Business Travel Briefing
For December 19 - 31, 2019
The briefing in brief: Portland, Oregon, is having a travel moment. SuperShuttle shuts down at the end of the year. United adds a San Francisco-to-Dublin route. Norwegian dumps Oakland. Hong Kong travel is collapsing. Alitalia and Qantas now have PreCheck. And more.

Portland has gotten so trendy in recent years there was even an episode of The Simpsons ragging on the Oregon city's hipster culture. Now it's having its travel moment. The Oregon Convention Center at the foot of the N Street Bridge just off Interstates 5 and 84 just completed a $40 million renovation, its first since the facility was built 30 years ago. The remake twins with this week's opening of the 600-room Hyatt Regency, located across NE Holladay Street from the convention hall. The new-build property opened two months earlier than planned and features a barbecue restaurant, a lobby bar with a 55-foot "plank" and a 24/7 grab-and-go market. And come June, British Airways arrives. The airline announced this week that it will launch five weekly nonstops to London/Heathrow using Boeing 787 Dreamliners.

SuperShuttle, which runs familiar shared blue vans at dozens of U.S. airports, will soon be a thing of the past. First launched at LAX in 1983, the franchise firm will run its last rides on December 31. The company has already shut down at many airports--including Minneapolis/St. Paul, Baltimore/Washington and Phoenix--and more will lose service before the national shutdown date. SuperShuttle was sold in September to a private equity firm, but it was severely hurt recently by ride-share apps such as Uber and Lyft. (At BWI, for example, SuperShuttle's monthly volume fell 40 percent between August, 2018, and October, 2019.) At its height, SuperShuttle had a presence at about 80 airport worldwide. The franchisees at each airport--often small local entrepreneurs--can continue to operate, of course, but they won't have a centralized reservation service or the national branding that once set SuperShuttle apart.
      Priority Pass has added another lounge at San Francisco. The Virgin Clubhouse on Concourse A in SFO's International Terminal will accept Priority Pass cardholders between 6 a.m. and 12:15 p.m. daily.

United Airlines apparently has noticed that its sometimes-partner Aer Lingus has been filling the premium cabin on its flights from San Francisco to Dublin. As a result, United will launch its own daily flight from its SFO hub to the Irish capital. Daily flights begin June 5 with Boeing 787-8 Dreamliners.
      Norwegian Air is bailing on Oakland airport and moving the rest of its Bay Area flights to San Francisco. Norwegian shifted its nonstops to London, Barcelona and Paris to San Francisco earlier this year. Starting next summer, its flights to Rome and Oslo also shift to SFO from Oakland.
      Delta Air Lines has confirmed that it is moving Beijing operations to the newly opened Daxing (PKX) Airport. Effective March 29, flights to and from its Seattle/Tacoma and Detroit/Metro hubs will shift to Daxing from Beijing Capital (PEK).

Ongoing democracy demonstrations in Hong Kong continue to play havoc with the city's vital tourism industry. The numbers are chilling. The airport authority says passenger traffic fell more in November than any time in the last decade. The airport handled about five million flyers in November, down 16.2 percent compared to traffic in November, 2018. But that's just a very sour cherry atop a sundae of sadness for the airport. Traffic has fallen more than 12 percent in each of the previous three months, too. One of the biggest losers in the turmoil is Cathay Pacific, the city's flag carrier. The airline and Cathay Dragon, its Asia subsidiary, registered a 9 percent passenger decrease in November. Even with a 1.5 percent cut in overall capacity, the traffic drop slashed Cathay's load factor by 3.2 points. Although longer-haul international passenger volume and connecting traffic seems to be holding up--at least partially thanks to Hong Kong cutbacks by global competitors--Cathay has been pounded in the vital China market. Inbound traffic headed to Hong Kong fell by 46 percent in November compared to last year after a disastrous October, when traffic fell 35 percent. "Regional routes, in particular mainland China and Northeast Asia, continue to experience week demand," says Cathay chief commercial officer Ronald Lam. Of course, things could always be worse. Over at Hong Kong Airlines, the subsidiary of the unraveling HNA conglomerate, seven passenger jets being stored at the airport have been impounded. The airport authority snatched the jets to protect its financial interest since the planes have parked at HKG for as long as a year.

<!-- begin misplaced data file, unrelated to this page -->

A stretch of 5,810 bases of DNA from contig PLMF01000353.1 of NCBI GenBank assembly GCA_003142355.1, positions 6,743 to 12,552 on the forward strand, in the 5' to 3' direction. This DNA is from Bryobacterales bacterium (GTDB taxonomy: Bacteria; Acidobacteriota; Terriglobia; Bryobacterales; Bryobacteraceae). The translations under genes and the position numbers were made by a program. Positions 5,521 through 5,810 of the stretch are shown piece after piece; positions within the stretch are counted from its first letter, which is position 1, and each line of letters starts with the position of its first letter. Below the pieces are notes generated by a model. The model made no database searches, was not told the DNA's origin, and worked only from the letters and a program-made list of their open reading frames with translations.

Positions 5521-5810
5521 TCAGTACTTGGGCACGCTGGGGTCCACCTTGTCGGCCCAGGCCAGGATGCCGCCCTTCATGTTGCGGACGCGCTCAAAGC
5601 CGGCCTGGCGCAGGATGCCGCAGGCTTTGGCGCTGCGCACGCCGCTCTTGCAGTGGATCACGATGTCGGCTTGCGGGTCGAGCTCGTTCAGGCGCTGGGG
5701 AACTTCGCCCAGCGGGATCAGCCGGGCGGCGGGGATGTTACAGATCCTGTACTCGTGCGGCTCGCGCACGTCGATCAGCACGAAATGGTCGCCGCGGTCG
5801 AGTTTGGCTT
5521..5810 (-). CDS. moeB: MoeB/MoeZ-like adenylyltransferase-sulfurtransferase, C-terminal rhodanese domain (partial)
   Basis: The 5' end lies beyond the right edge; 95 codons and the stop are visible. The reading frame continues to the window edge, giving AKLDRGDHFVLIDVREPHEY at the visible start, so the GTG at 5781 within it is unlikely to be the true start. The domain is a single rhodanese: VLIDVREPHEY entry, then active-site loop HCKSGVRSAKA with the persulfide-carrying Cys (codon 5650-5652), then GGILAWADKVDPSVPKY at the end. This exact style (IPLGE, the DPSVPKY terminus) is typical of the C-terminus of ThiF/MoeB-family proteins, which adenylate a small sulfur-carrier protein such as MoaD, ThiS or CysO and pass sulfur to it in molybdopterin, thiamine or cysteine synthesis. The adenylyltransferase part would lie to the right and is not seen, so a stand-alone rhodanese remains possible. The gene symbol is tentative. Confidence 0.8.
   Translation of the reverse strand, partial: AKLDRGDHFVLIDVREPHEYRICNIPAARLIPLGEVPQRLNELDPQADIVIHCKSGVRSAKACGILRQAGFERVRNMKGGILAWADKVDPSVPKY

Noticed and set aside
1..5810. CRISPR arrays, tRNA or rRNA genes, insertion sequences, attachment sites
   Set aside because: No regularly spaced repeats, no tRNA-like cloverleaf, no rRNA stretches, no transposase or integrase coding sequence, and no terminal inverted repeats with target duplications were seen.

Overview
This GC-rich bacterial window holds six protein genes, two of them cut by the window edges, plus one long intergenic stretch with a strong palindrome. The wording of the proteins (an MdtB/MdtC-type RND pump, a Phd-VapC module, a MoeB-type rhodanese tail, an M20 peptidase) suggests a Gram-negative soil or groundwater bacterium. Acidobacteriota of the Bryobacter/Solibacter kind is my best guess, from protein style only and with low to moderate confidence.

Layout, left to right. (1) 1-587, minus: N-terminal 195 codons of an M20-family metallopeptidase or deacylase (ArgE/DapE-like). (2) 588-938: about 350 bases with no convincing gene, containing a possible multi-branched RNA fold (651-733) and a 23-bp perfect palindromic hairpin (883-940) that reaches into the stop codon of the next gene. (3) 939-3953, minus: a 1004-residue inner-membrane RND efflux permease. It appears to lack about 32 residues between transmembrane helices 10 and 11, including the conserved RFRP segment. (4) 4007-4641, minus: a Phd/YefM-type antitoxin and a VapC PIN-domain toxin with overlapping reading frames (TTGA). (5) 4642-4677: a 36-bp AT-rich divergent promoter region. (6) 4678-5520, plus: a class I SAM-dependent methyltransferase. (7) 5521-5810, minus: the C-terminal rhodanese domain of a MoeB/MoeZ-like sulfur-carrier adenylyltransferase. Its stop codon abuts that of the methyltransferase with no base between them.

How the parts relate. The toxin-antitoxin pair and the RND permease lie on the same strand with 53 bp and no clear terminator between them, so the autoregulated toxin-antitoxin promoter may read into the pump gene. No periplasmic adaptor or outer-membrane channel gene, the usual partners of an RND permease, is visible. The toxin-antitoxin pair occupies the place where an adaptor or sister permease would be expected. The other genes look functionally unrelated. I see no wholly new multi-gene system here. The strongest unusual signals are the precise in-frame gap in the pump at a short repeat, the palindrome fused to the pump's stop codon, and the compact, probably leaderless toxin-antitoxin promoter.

Two more international carriers are now capable of honoring your PreCheck privileges. Starting this week, both Alitalia and Qantas participate in PreCheck. That brings the total count of domestic and international carriers offering PreCheck to 73.
      November traffic on U.S. airlines reached 78.3 million passengers, says the Transportation Department. That's a startling 4.6 percent increase over November, 2018, and even more notable since several days of the Thanksgiving holiday period this year stretched into December.
      Far Eastern Air Transport, Taiwan's first privately owned carrier, stopped flying last week. Founded in 1957, the airline has sustained heavy losses after declaring bankruptcy in 2008.